Here you'll find classic motorcycles for sale from a variety of countries and each country has its own dedicated page.
If you're a motorcycle history buff, you might like to visit Motorcycle History Timeline where you may well find some interesting information about the classic motorcycle youre currently searching for.
The early motorcycle manufacturers all started producing their first models in the early 1900s. The first Matchless and the first Royal Enfield in 1901, and Harley Davidson, Norton, Triumph & Ariel all followed with their first machines in 1902 and 1903 saw the birth of the first BSA and Indian motorcycles. At that time, many manufacturers were using bought in engines from a handful of manufacturers such as JAP. It wasnt long however, before many of these engineering pioneers decided to get busy and design and make their own engines and gearboxes etc. Some of these early concepts are still in use today, but with considerable modifications. Harley Davidson and even the newly revived Indian Motorcycle Manufacturing Company still use the in line V twin format and even now, most manufacturers still use the transverse twin cylinder set up. Classic motorcycles for sale from this early period are relatively rare and much sought after.
Triples, transverse four cylinder and even six cylinder came considerably later as did the overhead cam set ups.
A few designs however, never really caught on in the long term. The Ariel square four design is a good example of this. The Squariels were and still are, a great motorcycle and to me at least, incredibly elegant, but there was always a degree of overheating in the two rear cylinders.
Moving on slightly, in 1919, the first Brough Superior rolled out of the factory to great acclaim. This stunning piece of two wheeled engineering took the motorcycling world by storm and although hugely expensive for the time, the performance, reliability and reputation ensured this particular marque would forever have an important place in motorcycle history. Classic motorcycles for sale with the Brough badge on them are the holy grail of classic motorcycle collectors.
The 1930s saw further leaps forward in technology. The Ariel square four and the first Vincent motorcycles were both introduced, the first takeovers were happening and before the end of the decade WWII had started and the motorcycle industry leapt into action making military versions of their civilian machines plus many new specialist designs such as the air droppable lightweight BSA machines that were later christened the bantam series.
The 1940s saw the end of WWII, international economic collapse and also the first Vincent Black Shadow, the founding of the Honda Motor Company and the arrival of the Norton Featherbed racing frame which is still manufactured by specialist companies today.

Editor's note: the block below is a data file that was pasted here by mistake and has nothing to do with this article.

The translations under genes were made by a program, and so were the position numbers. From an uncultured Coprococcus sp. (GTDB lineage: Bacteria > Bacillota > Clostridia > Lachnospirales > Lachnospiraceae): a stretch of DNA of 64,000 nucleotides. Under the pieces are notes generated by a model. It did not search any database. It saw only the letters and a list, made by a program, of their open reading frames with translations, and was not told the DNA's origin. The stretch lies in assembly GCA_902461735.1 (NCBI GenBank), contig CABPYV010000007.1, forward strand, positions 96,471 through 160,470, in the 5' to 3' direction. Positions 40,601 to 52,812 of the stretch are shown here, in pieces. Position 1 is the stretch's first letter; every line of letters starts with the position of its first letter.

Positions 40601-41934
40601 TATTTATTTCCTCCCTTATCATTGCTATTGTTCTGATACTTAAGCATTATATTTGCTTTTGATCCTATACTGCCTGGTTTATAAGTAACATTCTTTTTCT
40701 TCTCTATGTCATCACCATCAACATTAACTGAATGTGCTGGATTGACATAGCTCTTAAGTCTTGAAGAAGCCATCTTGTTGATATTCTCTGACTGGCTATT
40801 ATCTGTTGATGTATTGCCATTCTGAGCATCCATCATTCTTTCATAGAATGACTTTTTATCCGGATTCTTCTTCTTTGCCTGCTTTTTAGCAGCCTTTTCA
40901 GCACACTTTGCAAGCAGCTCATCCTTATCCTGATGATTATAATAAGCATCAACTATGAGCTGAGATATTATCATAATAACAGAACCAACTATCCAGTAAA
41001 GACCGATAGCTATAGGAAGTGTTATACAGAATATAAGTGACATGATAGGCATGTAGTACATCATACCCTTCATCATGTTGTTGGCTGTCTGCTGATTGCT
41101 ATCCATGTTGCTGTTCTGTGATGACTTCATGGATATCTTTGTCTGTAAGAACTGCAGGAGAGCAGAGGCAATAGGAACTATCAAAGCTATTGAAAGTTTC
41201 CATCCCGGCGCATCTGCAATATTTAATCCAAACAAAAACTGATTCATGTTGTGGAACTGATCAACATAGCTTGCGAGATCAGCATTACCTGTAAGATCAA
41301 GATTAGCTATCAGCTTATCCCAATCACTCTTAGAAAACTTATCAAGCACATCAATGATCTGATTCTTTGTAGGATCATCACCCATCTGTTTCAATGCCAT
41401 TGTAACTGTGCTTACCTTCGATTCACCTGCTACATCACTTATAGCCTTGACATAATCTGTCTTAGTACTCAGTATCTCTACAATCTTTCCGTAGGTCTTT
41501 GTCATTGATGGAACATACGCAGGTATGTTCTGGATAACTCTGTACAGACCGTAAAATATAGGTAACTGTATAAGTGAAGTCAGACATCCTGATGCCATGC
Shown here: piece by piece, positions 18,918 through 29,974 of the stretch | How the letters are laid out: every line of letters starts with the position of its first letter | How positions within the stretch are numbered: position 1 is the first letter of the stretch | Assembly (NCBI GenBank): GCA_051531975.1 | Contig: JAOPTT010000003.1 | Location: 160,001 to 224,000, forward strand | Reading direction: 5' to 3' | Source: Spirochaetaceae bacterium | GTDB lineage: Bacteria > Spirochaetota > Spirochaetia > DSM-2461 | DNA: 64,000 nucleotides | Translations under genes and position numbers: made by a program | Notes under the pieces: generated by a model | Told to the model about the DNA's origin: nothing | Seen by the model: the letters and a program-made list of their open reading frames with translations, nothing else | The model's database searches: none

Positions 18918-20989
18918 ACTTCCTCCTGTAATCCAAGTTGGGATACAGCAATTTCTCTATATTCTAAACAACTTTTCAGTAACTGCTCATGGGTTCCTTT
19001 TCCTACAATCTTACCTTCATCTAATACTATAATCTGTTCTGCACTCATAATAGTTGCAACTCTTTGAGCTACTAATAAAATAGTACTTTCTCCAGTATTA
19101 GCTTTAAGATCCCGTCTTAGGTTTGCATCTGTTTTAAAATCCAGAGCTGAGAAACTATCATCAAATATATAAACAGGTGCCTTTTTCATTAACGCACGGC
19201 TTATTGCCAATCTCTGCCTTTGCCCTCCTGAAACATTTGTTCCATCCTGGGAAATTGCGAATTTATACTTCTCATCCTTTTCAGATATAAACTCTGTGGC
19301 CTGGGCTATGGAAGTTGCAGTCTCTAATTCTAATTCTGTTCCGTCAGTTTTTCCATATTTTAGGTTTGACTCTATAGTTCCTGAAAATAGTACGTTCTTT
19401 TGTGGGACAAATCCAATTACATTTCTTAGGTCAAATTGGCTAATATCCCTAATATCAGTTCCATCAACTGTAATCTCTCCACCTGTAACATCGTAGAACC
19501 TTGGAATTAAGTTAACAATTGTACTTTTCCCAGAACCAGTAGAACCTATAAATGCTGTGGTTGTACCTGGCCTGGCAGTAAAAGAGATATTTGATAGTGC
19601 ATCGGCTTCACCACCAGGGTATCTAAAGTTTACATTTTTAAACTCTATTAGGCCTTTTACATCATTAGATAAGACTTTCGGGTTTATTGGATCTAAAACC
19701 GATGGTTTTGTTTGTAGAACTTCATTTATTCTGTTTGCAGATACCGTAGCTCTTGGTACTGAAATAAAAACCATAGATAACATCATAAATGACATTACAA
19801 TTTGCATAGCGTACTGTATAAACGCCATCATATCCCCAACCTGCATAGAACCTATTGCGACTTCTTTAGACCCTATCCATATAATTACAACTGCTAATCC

The 1950s bought the world economic revival, rock n roll and gathering popularity for the Ace Café in London. I personally have great memories of the Ace from the late 1960s and its still in business and a bikers magnet today). The fifties also bought us the closure of the Indian Motorcycle Manufacturing Company and the introduction of the Velocette LE as used by the British cops, the first large engine Ducatis, the Velocette Venom and what later turned out to be the death knell of the British motorcycle industry, the first Kawasaki, Yamaha and Suzuki motorcycles. Classic motorcycles for sale from these decades are still readily available but values are now steadily increasing.
Then the 1960s arrived, and with it, the fastest 250 ever, the Ducati Mach 1. BSA introduced my favourite motorcycle of all time, the 650 Rocket Gold Star with the RRT2 gearbox, originally designed for the Isle of Man TT races. Im sure the gearing was dead right for the TT course, but it was a pig of a thing on the road until you got used to slipping the clutch a lot. 1967 saw the last Ariel and the first 750 cc Norton Commando and the 1968 bought us the first Kawasaki three cylinder H1 Mach 3 in that nasty lime green colour. 1969 was an even better year with the first Laverda 750S and 750GT, the first Honda CB750 four, first BSA Rocket 3 and the release of what must be one of the best biker movies of all time, Easy Rider with Peter Fonda, Dennis Hopper and a very young Jack Nicholson. 1969 incidentally also bought us the first moon landing. Classic motorcycles for sale of this type with a good provenance will probably become some of the finest two wheeled investments of the future.
The 1970s bought a technological revolution in motorcycling. We got the Kawasaki S250 & Z900, the Harley Davidson FLT Tour-Glide, the Suzuki ram air triples, the water cooled two stroke Suzuki GT750, the Honda Gold Wing & CB500 4, that incredible Ducati Desmo and oh yes, Honda became the largest motorcycle manufacturer in the world. Other notable happenings in this decade were 2 more energy crises, the first computers, Apollo 13, the glorious UK 1976 summer of love and I dislocated my hip at Brands Hatch Racing Circuit!
The 1980s are the last of the eras covered here. We saw the Kawasaki GPz750, the Harley Davidson Softail, the closure of Laverda and the initial research for what was to turn out to be the rotary or Wankel engined Norton Interpol. The eighties also bought us all the excitement of the first space shuttle Columbia, the death of John Lennon, the Falklands war and the loss of the Challenger in 1986.